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Central Europe: Roma Kindergarten Aims To Break Cycle Of Failure

Rokycany, Czech Republic; 23 June 1997 (RFE/RL) -- In a kindergarten, Gypsy children are singing one of their traditional songs, about a caravan driver who wants to give an apple to his sweetheart to make her more beautiful.

What's unusual here in the Czech Republic -- or anywhere in Central Europe -- is that the Gypsy children, or Roma as activists prefer to call them, are singing in their own language. In a part of the world where Roma are frequently discriminated against and reviled as beggars and criminals, this kindergarten in Rokycany, 80 kilometers southwest of Prague, is something unique.

It offers Roma children ages three to six a pre-school education in both Czech and their own language, and aims to prepare them for success in regular Czech schools and in life in general.

The kindergarten, funded by the Open Society set up by Hungarian-born American philanthropist George Soros, has been operating for two years. The guiding force behind it is Ondrej Gina, a journalist and Roma activist.

He established the kindergarten with one belief in mind.

"The more educated our people will be, the better lives they will have," he says.

Gina argues that Roma children in the Czech Republic are practically doomed to failure in life from the moment they enter the first grade of primary school. Upon entry they are given tests which, Gina says, are skewed to reflect Czech culture. Because Roma children come from a different culture, he says, they often fail these tests, and are then sent to schools for mentally retarded children even though they usually are of normal intelligence. With this type of treatment early in life, university education is out of the question. So too is even a technical school. This, says Gina, is the tragedy of Roma life in Central Europe.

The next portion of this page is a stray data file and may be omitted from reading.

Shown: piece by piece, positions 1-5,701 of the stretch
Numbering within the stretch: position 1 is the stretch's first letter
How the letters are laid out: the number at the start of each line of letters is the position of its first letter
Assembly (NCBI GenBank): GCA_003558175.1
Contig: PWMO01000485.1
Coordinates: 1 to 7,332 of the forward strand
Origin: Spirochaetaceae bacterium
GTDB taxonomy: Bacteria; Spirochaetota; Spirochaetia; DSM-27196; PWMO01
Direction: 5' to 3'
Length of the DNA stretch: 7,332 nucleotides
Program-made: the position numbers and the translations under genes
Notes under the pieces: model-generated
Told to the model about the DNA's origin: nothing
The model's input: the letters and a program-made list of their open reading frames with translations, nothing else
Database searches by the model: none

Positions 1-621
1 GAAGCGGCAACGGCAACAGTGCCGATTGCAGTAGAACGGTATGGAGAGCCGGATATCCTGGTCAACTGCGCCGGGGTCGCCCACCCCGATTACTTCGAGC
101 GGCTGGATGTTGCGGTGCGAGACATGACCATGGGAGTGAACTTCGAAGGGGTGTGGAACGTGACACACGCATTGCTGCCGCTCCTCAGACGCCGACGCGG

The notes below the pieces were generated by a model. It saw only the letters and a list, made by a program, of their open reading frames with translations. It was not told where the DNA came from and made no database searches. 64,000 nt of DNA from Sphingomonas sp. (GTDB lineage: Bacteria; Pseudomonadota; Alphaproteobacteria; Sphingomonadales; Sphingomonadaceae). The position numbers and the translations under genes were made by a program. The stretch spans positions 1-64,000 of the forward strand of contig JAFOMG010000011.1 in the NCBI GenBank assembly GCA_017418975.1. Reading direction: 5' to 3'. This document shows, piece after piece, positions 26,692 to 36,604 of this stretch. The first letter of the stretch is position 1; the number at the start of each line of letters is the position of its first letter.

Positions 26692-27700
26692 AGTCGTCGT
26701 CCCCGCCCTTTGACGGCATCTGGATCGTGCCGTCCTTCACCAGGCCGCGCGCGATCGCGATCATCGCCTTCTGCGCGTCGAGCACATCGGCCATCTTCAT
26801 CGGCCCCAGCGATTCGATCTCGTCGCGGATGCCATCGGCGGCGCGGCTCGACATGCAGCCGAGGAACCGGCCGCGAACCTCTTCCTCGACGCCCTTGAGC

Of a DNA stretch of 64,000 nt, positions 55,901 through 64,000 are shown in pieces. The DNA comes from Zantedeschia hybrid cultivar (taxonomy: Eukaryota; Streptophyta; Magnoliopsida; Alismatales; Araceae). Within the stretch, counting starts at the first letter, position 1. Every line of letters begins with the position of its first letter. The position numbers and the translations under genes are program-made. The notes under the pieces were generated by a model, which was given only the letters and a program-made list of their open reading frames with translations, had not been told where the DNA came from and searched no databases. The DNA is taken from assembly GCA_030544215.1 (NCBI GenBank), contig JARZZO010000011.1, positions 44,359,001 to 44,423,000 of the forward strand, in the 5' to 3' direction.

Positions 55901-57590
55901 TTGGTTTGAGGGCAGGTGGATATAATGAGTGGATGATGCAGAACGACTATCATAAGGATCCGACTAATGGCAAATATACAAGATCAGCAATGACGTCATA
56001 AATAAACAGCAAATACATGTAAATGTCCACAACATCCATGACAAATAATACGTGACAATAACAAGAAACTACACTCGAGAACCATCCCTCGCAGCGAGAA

With no education, Roma usually find it hard to get a decent job. In Rokycany, where Roma make up about seven percent of the city's 13,000 residents, unemployment among Roma is estimated at 70 percent.

This in turn leads to further friction between Czechs and Roma. Many Czechs resent the fact that Roma receive welfare payments, while Roma argue that they have no choice since Czechs won't employ them.

Gina admits that some Roma then slide into crime.

"This is a vicious circle (a Roma man) gets into and he can't get out without outside help," he says.

Gina's aim at the kindergarten is to provide that help a generation before the Roma gets into trouble.

The 30 children in the kindergarten are divided into two classes by ages. Each class has two Czech teachers and a Roma assistant. The co-ordinator of the program is also a Roma woman.

"This is something absolutely new in the sphere of education in the Czech Republic," says Gina proudly.

Ilona Ferkova, the Roma co-ordinator, says the presence of Roma women in the classroom is essential to what she says is the kindergarten's "tremendous" success. She says the children "feel more comfortable, more confident, more relaxed" with Roma assistants in the room.

The kindergarten concentrates on teaching children the normal range of knowledge and skills they will need to enter a regular school -- such as differentiating colors, reciting poems, learning to write their alphabet. But education goes beyond this to encompass Roma culture, history, songs, fairy tales and traditions. This, says coordinator Ferkova, is "insurance" against the inevitable racism they will face outside the classroom.

"If they are educated about their own value, about their own cultural traditions, if they are taught to be proud of what they are, it will help them cope with (racism)," she says.

Ferkova, the mother of four daughters, says the kindergarten "is very good preparation for their further life and further education. That is why we believe, and we pray to god, that these children will have a much better future."

(This is one of two stories on the Roma in Central and Eastern Europe.)